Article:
REVIEW

The Plan: Twelve Months to Renew Britain

October 08, 2008
Vinod Joseph

Two young Conservative politicians in the UK, Douglas Carswell and Daniel Hannan have come up with a plan (the “Plan”) for what they call – “renewing Britain”. Daniel Douglas Carswell has been the Conservative MP for Harwich and Clacton since 2005.  Hannan, a writer and journalist, is the Conservative Minister for European Parliament (MEP) for South East England since 1999. The plan put forth by Carswell and Hannan is set out in a 195 page document titled “The Plan: Twelve months to renew Britain” that can be either bought (for £10) or downloaded (for £5) online.

Bad Shape – In the eye of the beholder

The Plan is based on the assumption that the UK is in a bad shape. Like beauty, bad shape is also something that lies in the eye of the beholder. I remember when I started my first job in the UK, I was told (apologetically) by so many colleagues that the building which housed our offices was in a terrible shape. ‘Ghastly’ and ‘horrible’ were the adjectives most often used. Before coming to London a year before to do a one-year masters course at the London School of Economics, I had a four year stint in Mumbai during which time I had seen a lot of wobbly buildings with even more wobbly staircases and antique lifts. To my eye, I could find nothing wrong with my new office building. On the contrary, it looked unbelievably solid and sturdy. No, the problem I soon learnt, was not in the stability of the building, but in its aesthetics. Grey in colour, with no glass or other frills one sees in most modern buildings these days, it was clearly not intended to have people exclaim in admiration as they walked past. The same is the case with the UK, a very prosperous country by any standard, with nothing much seriously wrong with it.

What exactly is wrong in the UK?

Carswell and Hannan manage to find a lot wrong with the current state of affairs in the UK. But they are not just cribbers, they have a magic bullet solution for UK’s ailments.

“The British state is failing. It can’t deliver even the most basic services competently. We have the highest prisoner population in Europe, and one of the highest crime rates. Our schoolchildren compare dismally with similarly aged pupils in other countries and in previous generations. Our healthcare system is more likely to kill its charges than any other in the developed world. Our roads are choked, our railways crumbling, our airports unbearable. Our borders are, to all intents and purposes, wide open.”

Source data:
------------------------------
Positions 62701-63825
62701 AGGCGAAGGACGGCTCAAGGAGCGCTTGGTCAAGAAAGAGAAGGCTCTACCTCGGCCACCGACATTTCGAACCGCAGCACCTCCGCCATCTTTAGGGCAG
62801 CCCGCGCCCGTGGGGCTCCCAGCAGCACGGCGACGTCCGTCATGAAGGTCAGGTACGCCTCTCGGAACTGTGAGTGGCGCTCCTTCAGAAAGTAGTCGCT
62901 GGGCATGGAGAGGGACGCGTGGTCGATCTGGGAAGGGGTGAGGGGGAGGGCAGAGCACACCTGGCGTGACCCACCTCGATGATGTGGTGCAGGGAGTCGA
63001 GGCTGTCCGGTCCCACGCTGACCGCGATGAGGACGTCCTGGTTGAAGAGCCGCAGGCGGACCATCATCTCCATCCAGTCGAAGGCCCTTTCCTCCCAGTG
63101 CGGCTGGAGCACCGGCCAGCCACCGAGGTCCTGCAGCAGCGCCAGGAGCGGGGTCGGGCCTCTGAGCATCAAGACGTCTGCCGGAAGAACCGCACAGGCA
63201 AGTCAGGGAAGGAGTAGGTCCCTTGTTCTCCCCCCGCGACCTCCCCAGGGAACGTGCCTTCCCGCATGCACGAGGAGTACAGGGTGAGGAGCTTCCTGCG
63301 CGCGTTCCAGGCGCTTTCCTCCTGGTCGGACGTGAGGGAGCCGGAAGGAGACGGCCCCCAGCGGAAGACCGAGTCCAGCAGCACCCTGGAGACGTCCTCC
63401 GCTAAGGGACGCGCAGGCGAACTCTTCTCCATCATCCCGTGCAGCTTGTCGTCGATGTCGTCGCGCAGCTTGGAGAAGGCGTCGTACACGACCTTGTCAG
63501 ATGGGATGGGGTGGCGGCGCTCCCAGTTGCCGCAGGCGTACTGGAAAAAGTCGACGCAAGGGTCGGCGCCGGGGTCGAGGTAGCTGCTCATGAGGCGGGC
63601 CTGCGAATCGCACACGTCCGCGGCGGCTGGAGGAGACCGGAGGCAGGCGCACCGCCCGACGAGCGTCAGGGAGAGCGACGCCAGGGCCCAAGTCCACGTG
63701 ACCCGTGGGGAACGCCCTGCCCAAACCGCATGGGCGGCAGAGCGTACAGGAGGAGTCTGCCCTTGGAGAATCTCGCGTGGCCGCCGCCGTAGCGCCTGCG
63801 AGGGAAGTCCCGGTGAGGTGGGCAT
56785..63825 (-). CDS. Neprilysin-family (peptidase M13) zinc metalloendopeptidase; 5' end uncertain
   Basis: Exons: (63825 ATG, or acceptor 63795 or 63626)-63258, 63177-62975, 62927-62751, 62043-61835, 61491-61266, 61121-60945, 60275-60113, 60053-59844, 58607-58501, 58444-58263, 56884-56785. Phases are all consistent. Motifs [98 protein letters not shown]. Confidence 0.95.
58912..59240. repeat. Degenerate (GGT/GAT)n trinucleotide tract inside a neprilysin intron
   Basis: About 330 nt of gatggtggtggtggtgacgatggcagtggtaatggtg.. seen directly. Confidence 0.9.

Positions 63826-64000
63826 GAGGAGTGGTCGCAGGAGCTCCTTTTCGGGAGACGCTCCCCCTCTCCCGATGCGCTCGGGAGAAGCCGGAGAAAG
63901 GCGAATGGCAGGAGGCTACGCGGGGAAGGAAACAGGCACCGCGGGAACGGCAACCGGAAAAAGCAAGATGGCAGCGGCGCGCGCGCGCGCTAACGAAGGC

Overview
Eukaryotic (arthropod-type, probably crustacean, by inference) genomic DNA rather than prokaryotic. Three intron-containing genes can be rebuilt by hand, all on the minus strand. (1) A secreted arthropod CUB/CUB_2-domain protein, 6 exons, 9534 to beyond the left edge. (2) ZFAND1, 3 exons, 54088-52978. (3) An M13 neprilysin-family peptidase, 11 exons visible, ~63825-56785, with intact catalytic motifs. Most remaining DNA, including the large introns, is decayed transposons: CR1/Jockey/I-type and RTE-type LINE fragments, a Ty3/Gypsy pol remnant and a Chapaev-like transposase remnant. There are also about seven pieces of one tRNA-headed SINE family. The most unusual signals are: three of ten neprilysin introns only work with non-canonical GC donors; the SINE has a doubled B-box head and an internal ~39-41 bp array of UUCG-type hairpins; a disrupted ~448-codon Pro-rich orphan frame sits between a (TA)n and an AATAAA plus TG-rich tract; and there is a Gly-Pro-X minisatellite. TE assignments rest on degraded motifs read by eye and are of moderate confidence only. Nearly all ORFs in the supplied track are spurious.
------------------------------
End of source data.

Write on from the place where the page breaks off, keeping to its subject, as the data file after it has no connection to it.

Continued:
Each of the statements made above by Carswell and Hannan is debatable. For example, the International Centre for Prison Studies says that Russia has the highest rate of prison population (635 per 100,000) in Europe. Scotland and England and Wales have the 17th and 18th highest rates in Europe. I guess that when Carswell and Hannan say “Europe”, they mean “Western Europe”. Even then, Spain has a higher rate than Scotland or England and Wales. Northern Ireland is 39th in Europe, lower than France or Germany with a prison population of 87 per 100,000.  The United States of America, a source of inspiration to Carswell and Hannan in many respects, has the highest prisoner population in the world. If you look at the percentage of female prisoners within the prison population, England and Wales is at the 19th place, way below Norway, Austria, Switzerland and Germany. The British health care is admittedly not as good as say, healthcare in various other European states, but then, as Carswell and Hannan admit in the Plan, such other states spend a lot more on healthcare than the UK. British road and rail infrastructure is indeed not as good as what you find in say, Germany, but then Germany has always had better roads even during the days of Winston Churchill.